According to fresh orders from the Bureau of Civil Aviation Security (BCAS), air passengers can now display their tickets on their smartphones, tablets and laptops during entry at airports—breaking away from the current scene. The BCAS is the nodal agency for civil aviation security in the country.
Air travellers in India would know that thus far they could carry a printout of their tickets along with a valid identity card to be able enter airports. This move is welcome as it will be easier for tech-savvy passengers to have their tickets on them and will also be able to produce them whenever needed.
Since the move also means that users will not have to take prints of their tickets any more and thus save on paper, it is being perceived as an environmentally-friendly one. Currently, if passengers need to take prints of their e-tickets at airports, they are expected to pay anywhere between Rs 50 to Rs 100. Taking the new order into consideration, this expenditure can also be ruled out.
Flying paperless (Image credit: Getty Images)
Plus, having one’s ticket on their phone, presumably on their email or tucked away separately as a PDF file, is always a safer option, since a passenger will always have access to his ticket, if he misplaces a hard copy. By having it on his smartphone, tablet or laptop—gadgets that people commonly carry, travelers will have their tickets safe and ready to produce whenever needed. The decision makes practical sense too, since the details of the passener will be visible clearly on the soft copy of the ticket.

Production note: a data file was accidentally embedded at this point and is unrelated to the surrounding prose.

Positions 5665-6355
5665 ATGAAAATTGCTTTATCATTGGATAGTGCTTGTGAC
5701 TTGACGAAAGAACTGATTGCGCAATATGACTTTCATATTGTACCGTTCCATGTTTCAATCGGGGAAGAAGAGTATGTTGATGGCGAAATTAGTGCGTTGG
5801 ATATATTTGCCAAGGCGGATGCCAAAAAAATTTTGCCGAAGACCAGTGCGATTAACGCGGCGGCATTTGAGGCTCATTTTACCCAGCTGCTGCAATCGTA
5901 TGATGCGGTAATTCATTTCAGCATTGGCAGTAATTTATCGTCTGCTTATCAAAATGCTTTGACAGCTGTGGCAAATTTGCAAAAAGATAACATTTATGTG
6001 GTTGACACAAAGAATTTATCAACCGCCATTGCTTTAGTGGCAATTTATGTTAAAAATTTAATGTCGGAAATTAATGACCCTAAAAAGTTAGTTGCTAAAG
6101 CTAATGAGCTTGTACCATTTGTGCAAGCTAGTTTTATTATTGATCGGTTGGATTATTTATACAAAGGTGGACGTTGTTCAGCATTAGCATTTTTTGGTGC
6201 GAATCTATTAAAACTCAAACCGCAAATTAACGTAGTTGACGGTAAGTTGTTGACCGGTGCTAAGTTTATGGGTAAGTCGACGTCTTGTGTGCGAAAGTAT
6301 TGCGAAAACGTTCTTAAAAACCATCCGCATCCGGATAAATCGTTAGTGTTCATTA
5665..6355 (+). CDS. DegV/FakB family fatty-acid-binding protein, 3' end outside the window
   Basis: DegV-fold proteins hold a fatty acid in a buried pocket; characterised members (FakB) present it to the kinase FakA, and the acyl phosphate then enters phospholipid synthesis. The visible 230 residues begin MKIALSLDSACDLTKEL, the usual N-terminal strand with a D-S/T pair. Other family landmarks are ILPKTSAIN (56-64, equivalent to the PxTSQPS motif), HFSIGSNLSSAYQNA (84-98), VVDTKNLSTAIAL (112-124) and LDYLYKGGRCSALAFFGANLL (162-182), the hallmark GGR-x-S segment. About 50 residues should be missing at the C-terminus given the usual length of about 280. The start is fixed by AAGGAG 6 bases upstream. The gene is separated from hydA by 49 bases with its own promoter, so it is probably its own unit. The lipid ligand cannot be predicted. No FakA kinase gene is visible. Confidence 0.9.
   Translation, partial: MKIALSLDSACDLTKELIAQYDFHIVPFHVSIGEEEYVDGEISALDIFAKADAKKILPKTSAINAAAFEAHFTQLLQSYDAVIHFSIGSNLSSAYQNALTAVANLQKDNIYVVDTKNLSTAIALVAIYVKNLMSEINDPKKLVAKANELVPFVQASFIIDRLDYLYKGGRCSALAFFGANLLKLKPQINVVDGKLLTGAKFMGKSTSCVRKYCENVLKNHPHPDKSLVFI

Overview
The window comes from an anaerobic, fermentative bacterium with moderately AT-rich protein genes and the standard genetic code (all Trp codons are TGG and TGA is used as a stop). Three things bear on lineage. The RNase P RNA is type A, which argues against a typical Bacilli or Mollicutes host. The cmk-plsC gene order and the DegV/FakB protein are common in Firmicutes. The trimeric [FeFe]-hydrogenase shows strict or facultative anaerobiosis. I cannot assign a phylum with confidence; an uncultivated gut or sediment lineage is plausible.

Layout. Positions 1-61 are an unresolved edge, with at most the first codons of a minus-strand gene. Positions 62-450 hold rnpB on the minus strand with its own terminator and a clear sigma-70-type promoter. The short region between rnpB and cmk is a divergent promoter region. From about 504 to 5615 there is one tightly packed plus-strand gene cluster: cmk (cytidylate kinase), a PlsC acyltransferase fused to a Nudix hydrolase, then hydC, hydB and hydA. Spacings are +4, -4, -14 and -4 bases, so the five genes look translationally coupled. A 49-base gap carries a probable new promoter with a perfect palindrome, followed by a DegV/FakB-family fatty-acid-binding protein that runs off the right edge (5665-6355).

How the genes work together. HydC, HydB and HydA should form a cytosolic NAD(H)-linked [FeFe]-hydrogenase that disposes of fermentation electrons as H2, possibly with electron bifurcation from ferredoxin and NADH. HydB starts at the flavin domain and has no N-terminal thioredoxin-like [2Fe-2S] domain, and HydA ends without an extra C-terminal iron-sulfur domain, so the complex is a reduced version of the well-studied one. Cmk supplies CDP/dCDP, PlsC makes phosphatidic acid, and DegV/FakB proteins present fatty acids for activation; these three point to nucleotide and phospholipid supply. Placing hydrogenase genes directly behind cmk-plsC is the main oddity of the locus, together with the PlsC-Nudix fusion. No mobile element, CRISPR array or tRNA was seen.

While still a novelty in our country, the procedure is fairly common elsewhere in the world. Indian Railways already allows its passengers to produce a soft copy of their tickets. The move is almost a year old now and became quite popular among passengers. The move to introduce paperless ticketing for the benefit of air passengers has been a long-standing demand, and with it now being implemented, the industry is sure to earn some much needed brownie points.
Several attempts to contact BCAS officials bore no fruit, since we could not get through to the numbers listed on their website.
Slowly and surely, the trends in India are shifting towards the smarter devices, and in such a scenario, adapting to changes seems to be the next logical step. Has the move been implemented yet? Tell us what you think about it.